Some observers see the current moment as a potential tipping point in private funds’ long — and mostly unsuccessful — courtship of individual investors.
An Untapped Source of Capital
Private-equity firms are working hard to raisemoney from individual investors, who onaverage allocate far less of their investmentsto private markets than do pension funds oruniversity endowments.
Average allocationsSources: Willis Towers Watson Global PensionAssets Study 2021; 2021 NACUBO-TIAA Study ofEndowments; PitchBook Data Inc. Note: *Represents the upper end of an estimated 1%to 2% range.
In the U.S., accredited investors — in general, those with $200,000 or more in annual salary or $1 million in investible assets — are permitted to invest in private funds. However, such investors invest relatively little in the aggregate in private funds. World-wide, only about 1% to 2% of the estimated $80 trillion held by individual investors is allocated to alternative investments, according to PitchBook Data Inc., which tracks private-markets data.
Private-markets firms still receive the vast majority of their investments from institutions rather than individuals. But U.S. public pension plans — for decades, private equity’s main source of capital — face their own funding challenges. With markets falling this year, some pensions have slowed their investments in illiquid private funds for fear they will end up overallocated to such investments, making it tougher for private-equity managers to raise capital.
“We’re Just People”
For almost any job there is a pool of people interested in “picking your brain on the industry.” Whether you work in software development, law, investing, or mushroom foraging (probably). When I was getting into venture there were countless people who helped me way more than anyone could expect them to so I’ve always felt a strong obligation to pay it forward to folks looking to break into venture. I’ve even tried to capture my learnings throughout my career in what I affectionately refer to as “My Music.”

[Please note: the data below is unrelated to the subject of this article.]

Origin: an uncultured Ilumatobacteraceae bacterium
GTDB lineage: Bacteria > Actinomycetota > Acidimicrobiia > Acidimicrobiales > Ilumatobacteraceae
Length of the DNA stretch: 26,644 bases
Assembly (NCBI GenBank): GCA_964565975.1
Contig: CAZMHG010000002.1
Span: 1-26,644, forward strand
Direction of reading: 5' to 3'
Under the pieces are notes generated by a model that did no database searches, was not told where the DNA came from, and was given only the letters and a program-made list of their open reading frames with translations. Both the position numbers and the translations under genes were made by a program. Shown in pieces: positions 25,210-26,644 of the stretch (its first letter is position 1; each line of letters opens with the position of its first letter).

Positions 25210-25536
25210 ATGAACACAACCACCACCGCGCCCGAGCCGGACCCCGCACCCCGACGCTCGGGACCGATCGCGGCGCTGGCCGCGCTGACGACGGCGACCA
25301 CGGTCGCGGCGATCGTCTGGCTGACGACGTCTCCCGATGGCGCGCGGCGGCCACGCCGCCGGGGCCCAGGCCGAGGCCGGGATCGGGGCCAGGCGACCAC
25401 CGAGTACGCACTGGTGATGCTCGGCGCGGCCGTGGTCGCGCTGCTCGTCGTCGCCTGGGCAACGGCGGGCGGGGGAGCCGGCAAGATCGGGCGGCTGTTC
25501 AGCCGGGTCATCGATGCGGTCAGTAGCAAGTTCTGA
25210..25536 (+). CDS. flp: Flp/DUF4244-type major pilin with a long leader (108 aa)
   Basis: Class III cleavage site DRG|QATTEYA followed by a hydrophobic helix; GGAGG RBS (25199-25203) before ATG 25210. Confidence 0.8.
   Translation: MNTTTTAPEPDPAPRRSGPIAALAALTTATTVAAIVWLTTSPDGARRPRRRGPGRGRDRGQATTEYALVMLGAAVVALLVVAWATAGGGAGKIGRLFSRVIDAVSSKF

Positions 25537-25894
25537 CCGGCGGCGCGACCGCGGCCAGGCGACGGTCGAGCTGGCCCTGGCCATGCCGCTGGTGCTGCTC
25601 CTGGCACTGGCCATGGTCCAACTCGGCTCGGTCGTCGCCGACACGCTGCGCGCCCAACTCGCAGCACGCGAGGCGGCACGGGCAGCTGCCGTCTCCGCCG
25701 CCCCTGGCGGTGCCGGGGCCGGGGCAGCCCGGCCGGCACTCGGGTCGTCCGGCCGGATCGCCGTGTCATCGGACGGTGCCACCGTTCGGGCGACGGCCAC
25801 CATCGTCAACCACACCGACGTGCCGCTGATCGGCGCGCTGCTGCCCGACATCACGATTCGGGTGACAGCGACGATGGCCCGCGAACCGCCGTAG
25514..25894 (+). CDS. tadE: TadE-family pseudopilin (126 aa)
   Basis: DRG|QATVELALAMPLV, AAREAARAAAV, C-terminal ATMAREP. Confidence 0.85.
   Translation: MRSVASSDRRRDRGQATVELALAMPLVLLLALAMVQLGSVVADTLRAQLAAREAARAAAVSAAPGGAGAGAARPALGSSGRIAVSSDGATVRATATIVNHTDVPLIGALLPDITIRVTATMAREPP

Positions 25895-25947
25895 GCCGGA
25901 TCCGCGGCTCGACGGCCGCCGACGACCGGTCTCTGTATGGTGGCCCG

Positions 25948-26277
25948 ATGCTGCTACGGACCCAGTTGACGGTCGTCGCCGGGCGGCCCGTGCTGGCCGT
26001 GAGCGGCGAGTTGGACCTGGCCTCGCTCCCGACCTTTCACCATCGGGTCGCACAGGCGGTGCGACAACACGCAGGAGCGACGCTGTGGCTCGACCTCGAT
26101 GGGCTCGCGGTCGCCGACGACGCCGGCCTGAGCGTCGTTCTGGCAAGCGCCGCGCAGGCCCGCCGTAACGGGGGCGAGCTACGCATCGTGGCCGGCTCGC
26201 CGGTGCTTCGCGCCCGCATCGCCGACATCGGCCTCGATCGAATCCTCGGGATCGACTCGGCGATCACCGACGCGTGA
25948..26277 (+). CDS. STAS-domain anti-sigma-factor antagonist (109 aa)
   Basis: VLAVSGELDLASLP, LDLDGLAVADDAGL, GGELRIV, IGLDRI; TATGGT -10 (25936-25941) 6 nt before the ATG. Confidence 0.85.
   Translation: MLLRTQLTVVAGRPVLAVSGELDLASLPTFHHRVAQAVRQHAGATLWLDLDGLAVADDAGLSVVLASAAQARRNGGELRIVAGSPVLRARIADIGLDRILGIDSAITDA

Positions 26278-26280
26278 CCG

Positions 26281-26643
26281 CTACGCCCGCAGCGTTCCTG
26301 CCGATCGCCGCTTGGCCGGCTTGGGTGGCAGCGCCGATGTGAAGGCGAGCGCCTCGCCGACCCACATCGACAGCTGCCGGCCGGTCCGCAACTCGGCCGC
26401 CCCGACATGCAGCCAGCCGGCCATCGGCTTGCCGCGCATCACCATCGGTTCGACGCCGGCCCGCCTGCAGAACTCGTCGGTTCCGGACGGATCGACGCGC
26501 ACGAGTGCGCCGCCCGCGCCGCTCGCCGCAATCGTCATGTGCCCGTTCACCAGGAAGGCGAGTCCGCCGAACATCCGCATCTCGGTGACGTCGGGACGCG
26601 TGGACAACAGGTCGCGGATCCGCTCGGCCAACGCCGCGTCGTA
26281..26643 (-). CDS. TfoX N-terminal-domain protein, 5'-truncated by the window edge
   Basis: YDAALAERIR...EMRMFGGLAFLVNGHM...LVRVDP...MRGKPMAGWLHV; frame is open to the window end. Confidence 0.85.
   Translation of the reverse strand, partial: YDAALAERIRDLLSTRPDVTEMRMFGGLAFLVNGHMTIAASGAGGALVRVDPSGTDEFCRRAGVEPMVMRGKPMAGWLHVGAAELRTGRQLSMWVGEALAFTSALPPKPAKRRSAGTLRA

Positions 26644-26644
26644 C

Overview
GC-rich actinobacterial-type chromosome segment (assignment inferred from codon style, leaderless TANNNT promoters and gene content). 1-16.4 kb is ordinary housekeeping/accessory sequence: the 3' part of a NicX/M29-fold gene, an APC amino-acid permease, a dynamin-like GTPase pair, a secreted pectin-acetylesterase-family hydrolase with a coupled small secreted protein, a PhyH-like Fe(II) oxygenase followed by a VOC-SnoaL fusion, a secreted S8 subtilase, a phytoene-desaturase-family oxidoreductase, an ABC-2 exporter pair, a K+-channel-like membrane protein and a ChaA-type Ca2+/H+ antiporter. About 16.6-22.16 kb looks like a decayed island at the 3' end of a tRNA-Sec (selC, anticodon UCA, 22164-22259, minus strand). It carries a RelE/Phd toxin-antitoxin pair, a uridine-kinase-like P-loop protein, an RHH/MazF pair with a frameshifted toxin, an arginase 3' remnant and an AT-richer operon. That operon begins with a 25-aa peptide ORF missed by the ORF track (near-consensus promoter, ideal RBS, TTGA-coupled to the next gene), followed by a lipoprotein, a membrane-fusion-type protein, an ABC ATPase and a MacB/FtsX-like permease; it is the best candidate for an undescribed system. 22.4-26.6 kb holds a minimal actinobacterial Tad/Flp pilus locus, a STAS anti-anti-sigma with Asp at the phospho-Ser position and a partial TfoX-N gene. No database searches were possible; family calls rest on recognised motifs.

Sometimes those conversations can be a little mind numbing. I think a lot about this “We’re just people” scene from The Big Sick. I’ll get on a call with someone and try to be overwhelmingly helpful (all any VC could want). “What can I do? I’ll walk you through everything I would do. Inside baseball. What can I tell you?” And almost every time its (1) “what is your day-to-day like?” (2) “Is your firm hiring?” and (3) “well that’s all the questions I have, but I really appreciate your time.” I just want to reach through the zoom screen and shake them out of their conformity-induced Matrix mindset. “It’s just you and me! Ask the real questions!”
But these days as the wall streets run red with blood from the mark downs and layoffs people have started softly asking the real question, “is now maybe not a great time to be a venture investor?” There is certainly a healthy debate about that but like anything the answer to the question gets more complex as you spend more time doing something. “It depends.”
Generally my argument is that now is the best time in 5+ years to be a venture investor. A lot of people have made this point about how great companies are started in down markets. As a result if you’re investing in companies getting started right now you’ll see some great businesses get built up. I’m in that camp. At Contrary we focus primarily on pre-seed to Series C companies so there is plenty of opportunity for the companies we invest in to take advantage of a more flexible labor market.
Chipotle, the popular Mexican-style fast-food restaurant chain, will now accept cryptocurrency payments through Flexa, a digital payments platform.
Of the 328 CFOs and CIOs representing around half of the global insurance industry, 6% responded their firm was either already invested or considering an investment into cryptocurrencies.
United States-based insurers are the most interested in cryptocurrency investment according to a Goldman Sachs global survey of 328 chief financial and chief investment officers regarding their firm’s asset allocations and portfolios.